London is famous for its stunning array of museums. From the trio of Kensington Row to the many smaller, intimate museums across the city’s 32 boroughs, there’s a lot to choose from for guests of hotels in the City of London.
One museum that cannot be overlooked is the British Museum. Thought to be the largest museum in the world dedicated to human history, it contains 8 million works from the beginning of human history to the present day, and holds the record for being the first public museum to ever be built.
This is unsurprising, the roots of the museum date all the way back to 1753, when it was built from the collections of scientist and antique collector Sir Hans Sloane. Over the years, Sloane had gathered artefacts from his travels across the world. By the time of his death in 1753, Sloane had amassed more than 70,000 pieces which became the basis for not only the British Museum but the British Library and the Natural History Museum. Over the years, the museum gathered even more relics from across every continent, in part thanks to British expansionism and archaeology efforts. Now the museum holds over 8 million objects and draws in around 6 million visitors a year.
That’s quite a lot of information - and artefacts - for first time guests of hotels near Finsbury Square London to get to grips with. That’s why this blog will outline some of the key exhibitions, artefacts and landmarks to explore across the 9 departments of this beautiful museum.
The Rosetta Stone
The torn shard of a larger slab, the Rosetta Stone was discovered in 1799 and its inscriptions were used to unlock the language of Ancient Egyptian Hieroglyphs. The decree written upon the stone is merely propaganda and priest rallying for the pharaoh Ptolemy V, dating back to 196 BC, so is of less interest than the language of the stone. The fact that the Rosetta Stone, which can be found in Room 4, was written in Demotic, Ancient Greek and hieroglyphs meant that historians and linguists could cross-reference the languages so they could learn to read hieroglyphics elsewhere and learn more about Ancient Egyptian culture. The Rosetta Stone then became the first translation book for Ancient Egyptian!
The Ife Head dates to around 600 years old and depicts a West African king - or Ooni in what was once a country called Ife, from where the contemporary Yoruba people hail from. The head was originally thought to have been inspired by Western sculpting due to its naturalistic depiction. However, over the years, researchers realised that with no contact with Western culture, this statue, and others like it, were a natural evolution of Western African art.
The Aztec Serpent sculpture dates back to the 15th or 16th century and was found in Mexico, where it may have had ritual significance for the Aztec civilization that existed there during that period. The sculpture itself was built from around 2000 pieces of turquoise, significant because it was the colour of choice for offerings and gifts to the emperor. It’s likely that this beautiful piece of decorative art represents the feathered serpent god Quetzalcoatl. The piece, which is located in Room 27 of the museum, is likely one of the most beautiful and striking pieces in the British Museum.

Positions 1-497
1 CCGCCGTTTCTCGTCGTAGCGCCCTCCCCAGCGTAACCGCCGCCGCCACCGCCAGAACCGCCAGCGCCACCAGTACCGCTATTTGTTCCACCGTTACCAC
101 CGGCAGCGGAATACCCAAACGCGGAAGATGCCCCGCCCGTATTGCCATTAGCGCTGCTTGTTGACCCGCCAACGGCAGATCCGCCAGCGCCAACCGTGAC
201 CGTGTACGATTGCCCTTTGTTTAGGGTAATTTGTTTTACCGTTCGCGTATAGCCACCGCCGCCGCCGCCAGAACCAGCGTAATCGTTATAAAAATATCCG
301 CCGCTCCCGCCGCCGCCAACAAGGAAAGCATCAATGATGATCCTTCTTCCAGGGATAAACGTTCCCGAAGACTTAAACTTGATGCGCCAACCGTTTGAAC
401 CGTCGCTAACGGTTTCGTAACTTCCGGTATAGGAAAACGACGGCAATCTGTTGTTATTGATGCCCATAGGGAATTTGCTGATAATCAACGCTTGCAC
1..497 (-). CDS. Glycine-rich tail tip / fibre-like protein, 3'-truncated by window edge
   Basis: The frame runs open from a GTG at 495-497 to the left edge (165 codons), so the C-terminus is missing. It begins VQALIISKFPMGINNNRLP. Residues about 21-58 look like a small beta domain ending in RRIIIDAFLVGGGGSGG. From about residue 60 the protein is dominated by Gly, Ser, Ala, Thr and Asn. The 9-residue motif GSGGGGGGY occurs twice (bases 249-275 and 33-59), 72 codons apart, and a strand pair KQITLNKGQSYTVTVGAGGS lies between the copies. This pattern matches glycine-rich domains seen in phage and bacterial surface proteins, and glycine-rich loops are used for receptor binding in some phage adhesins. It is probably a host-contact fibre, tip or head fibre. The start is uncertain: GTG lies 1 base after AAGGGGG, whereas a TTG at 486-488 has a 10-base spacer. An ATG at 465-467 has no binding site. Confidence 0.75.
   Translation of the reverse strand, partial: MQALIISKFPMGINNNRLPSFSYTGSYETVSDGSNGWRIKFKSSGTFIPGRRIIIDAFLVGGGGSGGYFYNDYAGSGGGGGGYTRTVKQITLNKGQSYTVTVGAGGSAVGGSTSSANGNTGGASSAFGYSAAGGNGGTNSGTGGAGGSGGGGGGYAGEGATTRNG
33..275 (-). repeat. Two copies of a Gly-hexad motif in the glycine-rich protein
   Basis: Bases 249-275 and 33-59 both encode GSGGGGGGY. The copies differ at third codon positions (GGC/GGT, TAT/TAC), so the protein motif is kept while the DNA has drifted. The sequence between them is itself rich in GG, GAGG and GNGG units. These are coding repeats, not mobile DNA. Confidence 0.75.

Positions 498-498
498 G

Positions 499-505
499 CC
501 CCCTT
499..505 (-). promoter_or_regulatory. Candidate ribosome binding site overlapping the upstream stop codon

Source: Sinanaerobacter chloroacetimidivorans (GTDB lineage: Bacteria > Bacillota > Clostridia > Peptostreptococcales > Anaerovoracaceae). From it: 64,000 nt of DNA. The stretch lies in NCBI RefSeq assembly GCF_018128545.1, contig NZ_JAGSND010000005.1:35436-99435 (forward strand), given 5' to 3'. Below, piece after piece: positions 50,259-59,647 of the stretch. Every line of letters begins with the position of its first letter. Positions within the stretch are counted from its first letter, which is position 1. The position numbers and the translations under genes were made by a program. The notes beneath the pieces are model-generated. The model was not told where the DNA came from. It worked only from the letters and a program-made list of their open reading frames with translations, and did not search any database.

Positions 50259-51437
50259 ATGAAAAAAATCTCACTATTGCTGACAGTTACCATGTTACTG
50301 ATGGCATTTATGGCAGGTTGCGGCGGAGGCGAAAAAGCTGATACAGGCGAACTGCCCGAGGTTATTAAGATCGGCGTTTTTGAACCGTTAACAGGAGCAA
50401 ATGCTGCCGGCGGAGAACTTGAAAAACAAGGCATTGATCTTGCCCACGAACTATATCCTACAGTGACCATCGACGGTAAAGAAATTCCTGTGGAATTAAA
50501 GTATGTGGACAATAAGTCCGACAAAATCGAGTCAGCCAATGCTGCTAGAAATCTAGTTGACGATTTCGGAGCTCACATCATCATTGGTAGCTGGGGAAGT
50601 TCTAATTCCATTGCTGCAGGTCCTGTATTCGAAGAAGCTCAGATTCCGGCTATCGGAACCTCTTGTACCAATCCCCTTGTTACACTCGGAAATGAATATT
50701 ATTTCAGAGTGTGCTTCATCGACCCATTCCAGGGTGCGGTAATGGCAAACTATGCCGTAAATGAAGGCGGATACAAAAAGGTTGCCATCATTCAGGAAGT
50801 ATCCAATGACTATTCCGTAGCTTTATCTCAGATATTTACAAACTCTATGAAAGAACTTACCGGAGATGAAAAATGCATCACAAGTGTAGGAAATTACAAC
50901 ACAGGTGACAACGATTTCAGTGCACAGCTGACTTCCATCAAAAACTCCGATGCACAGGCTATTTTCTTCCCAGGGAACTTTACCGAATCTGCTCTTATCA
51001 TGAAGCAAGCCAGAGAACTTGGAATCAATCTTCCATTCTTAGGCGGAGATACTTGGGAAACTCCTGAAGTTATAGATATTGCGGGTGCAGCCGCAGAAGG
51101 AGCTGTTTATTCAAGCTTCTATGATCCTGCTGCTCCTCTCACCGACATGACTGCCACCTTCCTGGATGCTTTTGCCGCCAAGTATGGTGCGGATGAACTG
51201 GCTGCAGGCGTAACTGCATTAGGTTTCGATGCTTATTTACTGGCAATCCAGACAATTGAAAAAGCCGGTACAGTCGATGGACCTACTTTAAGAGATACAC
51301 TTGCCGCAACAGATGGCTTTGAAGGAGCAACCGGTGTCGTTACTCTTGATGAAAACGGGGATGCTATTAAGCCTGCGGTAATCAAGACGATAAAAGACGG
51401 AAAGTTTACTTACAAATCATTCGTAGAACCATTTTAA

The Lindow Man
Dating back to between 2 BC and AD 119, the Lindow Man was found in Lindow Moss Bog near Manchester in 1984. The curled, leathery body is part of a well preserved collection of bodies discovered in the area which also include skull fragments and legs. The peat bog in which he was found preserved much of the skin of the Lindow Man, and even some of the hair. His injuries probably resulted from a violent attack or battle. Little else is known about who or what the Lindow Man’s fate or culture was, but the well preserved body gives a glimpse into what ancient man looked like.
Grayson Perry’s The Tomb of the Unknown Craftsman
With so many of the beautiful artefacts at the British Museum attributed to anonymous creators, Grayson Perry, a seminal British artist created the Tomb of the Unknown Craftsmen as a memorial to these many people. The beautiful work consists of an iron crafted ship, sailing into the underworld and can be found in Room 17 at the museum.
Ramesses The Great
Reigning from 1279 - 1213 BC, Ramesses The Great is just one of the eye catching, monumental sculptures within the museum. Situated in Room 4 of the museum, guests of spa hotels in London will no doubt be drawn to what is thought to be the inspiration for Percy Shelley’s poem Ozymandias. The stunning, 7 and a half tonne sculpture was found in a temple in Luxor in Egypt, and was built as testament to the once powerful pharoah’s military victories and his ancestral links to sun god Amun-Ra.
Hard to miss as you wander the ground floor halls of the British Museum, the Hoa Hakananai’a sculpture in Room 27 dates to between AD 1000 to 1200 and was transported to England from Easter Island. The Polynesian god sculpture, known as a moai is one of many situated on the island and was sculpted using basalt. On the back of the sculpture are a range of petroglyphs that show bird heads and bird-human hybrids. The statue had great importance for the island’s natives, who incorporated them into ceremonies and used the Hoa Hakananai'a as reminders of their ancestors.
As you can probably tell, the returnability factor for the British Museum is off the scale. You simply couldn’t see everything in just one day, just as you couldn’t learn all about the history of human civilization in just one day either. Whether it’s your first time or your 50th, there’ll always be something new for the Montcalm London City guests to discover on a trip to London’s most extensive and fascinating museum.